The number one mistake all beginners make is buying a pre-stretched canvas or canvas board from a discount book store and not unwrapping it.
The number two mistake is leaving the canvas white when they start painting.
The first technique I always teach in painting (and a practice I use on 99% of my work) is to cover the white canvas with one solid paint colour which is called a ‘ toned ground’, this is just short for ‘background’ and is No. 1 of my painting principles.
Using a coloured ground does a number of fantastic things that are not to be underestimated when starting to learn to paint.
It can transform your paintings by making them look more professional, more finished and can drastically increase the speed in finishing your painting…Different artists throughout the ages have used toned grounds in their work, after priming a canvas with gesso, from Turner to Jack Vettriano.
Turner used to pre-colour sheets of watercolour paper with different hues (colours) of browns and greys.
When faced with a scene he would then look through his pre-painted watercolour sheets and select the most appropriate colour, for example, a warm brown for an Autumnal tree scene.
You can apply a toned ground opaquely or as a transparent stain (called an imprimatura), for our initial purpose opaque is best as it stops the acrylic painting looking too ‘watercolour’
What colours do you use for the toned ground?
My preferred choice for landscapes, still life’s or portraits nearly always stem from one of the Earth colours. See: What are my paints made from?
Usually either Burnt Umber + white, Raw Umber + white or Yellow Ochre.
For the absolute beginner I recommend using Yellow Ochre as it is usually included in most beginner sets and can be used straight from the tube.
This can cause some hesitation if you are first starting painting as the yellow can seem too strong if you are painting a blue see scene for example, but you just need to have a little faith.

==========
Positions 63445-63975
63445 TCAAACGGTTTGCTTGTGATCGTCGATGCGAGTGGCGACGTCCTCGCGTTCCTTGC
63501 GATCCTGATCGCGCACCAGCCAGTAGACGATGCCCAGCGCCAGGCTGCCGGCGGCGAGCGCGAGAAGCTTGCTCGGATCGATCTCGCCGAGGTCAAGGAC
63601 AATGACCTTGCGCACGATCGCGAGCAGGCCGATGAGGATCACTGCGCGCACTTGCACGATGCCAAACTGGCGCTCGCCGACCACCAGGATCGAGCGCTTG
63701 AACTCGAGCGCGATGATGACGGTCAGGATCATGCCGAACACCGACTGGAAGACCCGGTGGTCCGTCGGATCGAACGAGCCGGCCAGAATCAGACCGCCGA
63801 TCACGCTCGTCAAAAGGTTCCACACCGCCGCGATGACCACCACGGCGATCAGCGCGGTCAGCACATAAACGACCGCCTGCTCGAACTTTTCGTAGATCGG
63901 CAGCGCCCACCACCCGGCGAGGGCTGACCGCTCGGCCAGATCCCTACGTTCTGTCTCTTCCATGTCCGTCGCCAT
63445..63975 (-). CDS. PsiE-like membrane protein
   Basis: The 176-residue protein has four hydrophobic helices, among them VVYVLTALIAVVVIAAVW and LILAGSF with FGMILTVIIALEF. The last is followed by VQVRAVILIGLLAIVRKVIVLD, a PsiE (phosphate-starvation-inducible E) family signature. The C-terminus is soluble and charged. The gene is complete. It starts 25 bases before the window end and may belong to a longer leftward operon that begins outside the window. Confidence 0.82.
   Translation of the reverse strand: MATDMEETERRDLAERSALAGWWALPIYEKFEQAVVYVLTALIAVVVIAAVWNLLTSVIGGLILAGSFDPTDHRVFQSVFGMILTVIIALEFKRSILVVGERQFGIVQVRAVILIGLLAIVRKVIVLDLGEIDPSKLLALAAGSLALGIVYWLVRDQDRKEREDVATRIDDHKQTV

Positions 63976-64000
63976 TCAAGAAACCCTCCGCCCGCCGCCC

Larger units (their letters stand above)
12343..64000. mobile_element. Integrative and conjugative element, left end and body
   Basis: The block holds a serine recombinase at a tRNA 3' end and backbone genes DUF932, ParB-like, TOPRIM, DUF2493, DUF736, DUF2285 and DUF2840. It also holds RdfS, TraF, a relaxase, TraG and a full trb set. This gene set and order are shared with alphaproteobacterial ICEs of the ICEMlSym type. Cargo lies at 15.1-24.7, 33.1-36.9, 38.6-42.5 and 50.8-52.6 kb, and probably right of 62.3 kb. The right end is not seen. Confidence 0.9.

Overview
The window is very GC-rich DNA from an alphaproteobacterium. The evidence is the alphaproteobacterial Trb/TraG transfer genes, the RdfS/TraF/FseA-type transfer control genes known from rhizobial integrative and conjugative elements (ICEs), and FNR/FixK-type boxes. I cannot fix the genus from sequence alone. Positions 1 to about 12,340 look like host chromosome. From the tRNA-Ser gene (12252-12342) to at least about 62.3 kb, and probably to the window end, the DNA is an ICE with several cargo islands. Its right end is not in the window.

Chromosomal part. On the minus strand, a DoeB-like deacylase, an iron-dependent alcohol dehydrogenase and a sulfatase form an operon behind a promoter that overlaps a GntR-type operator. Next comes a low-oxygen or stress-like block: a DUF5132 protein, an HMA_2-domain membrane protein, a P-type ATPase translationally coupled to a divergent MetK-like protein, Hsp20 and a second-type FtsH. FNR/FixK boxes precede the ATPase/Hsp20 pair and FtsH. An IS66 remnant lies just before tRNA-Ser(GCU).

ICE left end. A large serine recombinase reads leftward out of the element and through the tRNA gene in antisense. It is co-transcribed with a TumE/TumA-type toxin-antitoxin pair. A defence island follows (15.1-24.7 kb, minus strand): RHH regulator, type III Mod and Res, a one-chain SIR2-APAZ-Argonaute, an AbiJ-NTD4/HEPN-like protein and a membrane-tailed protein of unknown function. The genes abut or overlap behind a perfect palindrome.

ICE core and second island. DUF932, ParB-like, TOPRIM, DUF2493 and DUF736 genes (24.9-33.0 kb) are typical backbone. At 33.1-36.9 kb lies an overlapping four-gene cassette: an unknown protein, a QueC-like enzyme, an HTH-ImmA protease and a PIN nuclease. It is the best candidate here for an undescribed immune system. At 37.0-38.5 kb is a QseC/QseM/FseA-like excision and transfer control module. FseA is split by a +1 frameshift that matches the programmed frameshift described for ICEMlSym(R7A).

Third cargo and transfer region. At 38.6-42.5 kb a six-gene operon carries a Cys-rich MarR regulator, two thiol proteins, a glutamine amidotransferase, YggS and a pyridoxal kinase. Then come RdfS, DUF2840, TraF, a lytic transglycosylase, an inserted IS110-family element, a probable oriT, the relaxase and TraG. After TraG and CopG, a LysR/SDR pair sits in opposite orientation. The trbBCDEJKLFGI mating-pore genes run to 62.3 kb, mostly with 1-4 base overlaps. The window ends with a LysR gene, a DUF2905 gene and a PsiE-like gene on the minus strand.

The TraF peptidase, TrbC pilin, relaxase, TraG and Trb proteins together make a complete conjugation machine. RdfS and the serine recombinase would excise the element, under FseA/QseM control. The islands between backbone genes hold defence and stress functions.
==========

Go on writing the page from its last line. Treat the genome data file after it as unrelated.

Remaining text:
Are your watercolour techniques ruining your acrylics?
If your coming to Acrylics or Oils from Watercolour you will naturally use too little paint.
Watercolour is based on diluting, Acrylic is based on adding.
If you combine scratchy, watery paint onto a white canvas your painting will look amateurish.
If you have the same scratchy watery paint on a opaque ground colour your painting will look rockin because the ground is doing all the work for you.
How does a coloured ground help me?
Bought canvases and boards are always white. When you have a white canvas any colour you paint onto it looks drastically different because the optical effects and tricks colour plays on you.
As a beginner, this can be disconcerting, for example, if you paint a light grey onto your white canvas it will look black.
With an untrained artistic eye its really hard to judge colours and tones because of the effects of simultaneous contrast.
Pro tip: Have a look at the video half way down this article to see the effects of simultaneous contrast
How do I apply an Acrylic ground?
Level: Absolute beginner